By John Laidler
It already plays host to Northern Essex Community College. But Haverhill could also one day be the location of a satellite campus for the University of Massachusetts Lowell.
That, at least, is a goal being promoted by a key lawmaker, with support from other city leaders.
State Representative Brian Dempsey, a Haverhill Democrat, said that over the last several months he has had conversations with Martin T. Meehan, UMass Lowell’s chancellor, and others about the idea of the university locating a satellite facility in downtown Haverhill.
The discussions are still in their early stages, but Dempsey, who chairs the House Ways and Means Committee, believes the concept is worth pursuing.
“The idea would be that having Northern Essex Community College, a two-year college in the city, that this would be a very good addition to that and provide the city with a four-year college option that would certainly work in conjunction with Northern Essex,’’ Dempsey said.
Dempsey noted that Robert Caret, the new president of the University of Massachusetts, “has talked publicly about the concept of satellite campuses in the Commonwealth and that he has seen that work effectively in other states.’’
Bringing a UMass Lowell facility downtown could help in the ongoing effort to revitalize that area, Dempsey said.
“There’s been a lot of activity in terms of new housing in the downtown and the redevelopment of some of our old mill buildings, and this could be a great addition for the community,’’ he said. “Haverhill’s a gateway city; we have a local community college. So this could be a great fit.’’
His initial conversations were focused on UMass Lowell alone, but Dempsey said the idea of the university and Northern Essex partnering in a downtown facility has since been discussed. Northern Essex has a campus on Elliott Street as well as a growing campus in Lawrence.
“There could be an alignment between the two institutions that may or may not include sharing the same suite or the same building, but it’s certainly one of the pieces we would try to discuss and try to determine going forward,’’ he said.
Meehan, in a telephone interview, said, “I’ve had several discussions with chairman Dempsey about this and I know he feels passionately that UMass Lowell should have a presence in downtown Haverhill.
“We are going to continue to work with him to see if we can find a way to create a presence that results in more accessibility to UMass Lowell education and to make sure it’s a model that not only can work for Haverhill but potentially work elsewhere,’’ Meehan added.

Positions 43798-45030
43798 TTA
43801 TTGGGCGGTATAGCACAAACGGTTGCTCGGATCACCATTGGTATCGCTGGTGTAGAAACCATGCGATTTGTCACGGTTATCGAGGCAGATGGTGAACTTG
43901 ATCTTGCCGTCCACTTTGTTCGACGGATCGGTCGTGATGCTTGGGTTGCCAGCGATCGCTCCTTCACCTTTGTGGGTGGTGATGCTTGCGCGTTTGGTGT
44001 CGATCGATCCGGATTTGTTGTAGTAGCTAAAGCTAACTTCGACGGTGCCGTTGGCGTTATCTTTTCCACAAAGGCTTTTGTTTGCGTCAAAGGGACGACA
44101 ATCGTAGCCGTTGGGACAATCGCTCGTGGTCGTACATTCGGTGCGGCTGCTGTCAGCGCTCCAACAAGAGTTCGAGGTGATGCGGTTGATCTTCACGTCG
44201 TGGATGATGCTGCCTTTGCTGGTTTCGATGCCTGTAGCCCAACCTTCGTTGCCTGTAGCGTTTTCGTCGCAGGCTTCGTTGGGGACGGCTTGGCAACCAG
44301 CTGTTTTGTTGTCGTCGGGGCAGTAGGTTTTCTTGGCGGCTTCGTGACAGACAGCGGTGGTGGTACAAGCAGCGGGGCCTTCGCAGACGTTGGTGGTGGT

Meehan agreed that one possible scenario for a UMass Lowell presence in Haverhill would be a joint effort with Northern Essex. Meehan noted that the two schools have already been talking about ways to expand collaboration, saying he was excited that Northern Essex’s new president, Lane A. Glenn, wants to see that increased collaboration.
“Northern Essex is an important partner with us anyway; in fact they are the second-largest feeder school to UMass Lowell,’’ Meehan added, referring to the 300 to 400 students who annually transfer from the community college to the university.
“We’ve been talking to UMass Lowell about a great number of things, including how to improve the transfer of our students to UMass Lowell,’’ Glenn said.
Glenn said the idea of a downtown UMass Lowell-Northern Essex facility is one “we have just begun to talk about.’’
But he noted that the community college is celebrating its 50th year in Haverhill this year and “if there is an opportunity and a need for Northern Essex to be in the downtown, that’s great. We want to meet the needs of Haverhill.’’
John A. Michitson, City Council president, said that bringing UMass Lowell and Northern Essex to the downtown would contribute to an effort the city launched in January to attract and retain emerging businesses. That effort has included working to convert a former downtown mill building into an incubator facility for small companies.
“One of the big goals of the task force is workforce development and training, and UMass Lowell and Northern Essex combined would really offer a multitude of levels of training all the way from PhD to technician, which is really what we need,’’ he said. “More important, if we can get a presence of both of those institutions in the downtown, that would be a magnet for us to recruit companies.’’
Mitchitson said the increased foot traffic that would result from attracting those businesses - and from UMass Lowell and Northern Essex themselves - would in turn serve to boost the growing downtown economy.
“One thing we don’t have in the downtown that we desperately need is an anchor,’’ Michitson said. “And UMass Lowell and Northern Essex combined in the downtown could be that anchor.’’
James P. Jajuga, president of the Greater Haverhill Chamber of Commerce, said that if Dempsey is able to work out a plan to bring UMass Lowell and Northern Essex to the downtown, the chamber would support it.
“You’d be bringing in more students into the downtown and we think that’s healthy,’’ he said. “It would be a win-win not only for the students who would have more opportunities,’’ but for the businesses where they would shop and dine.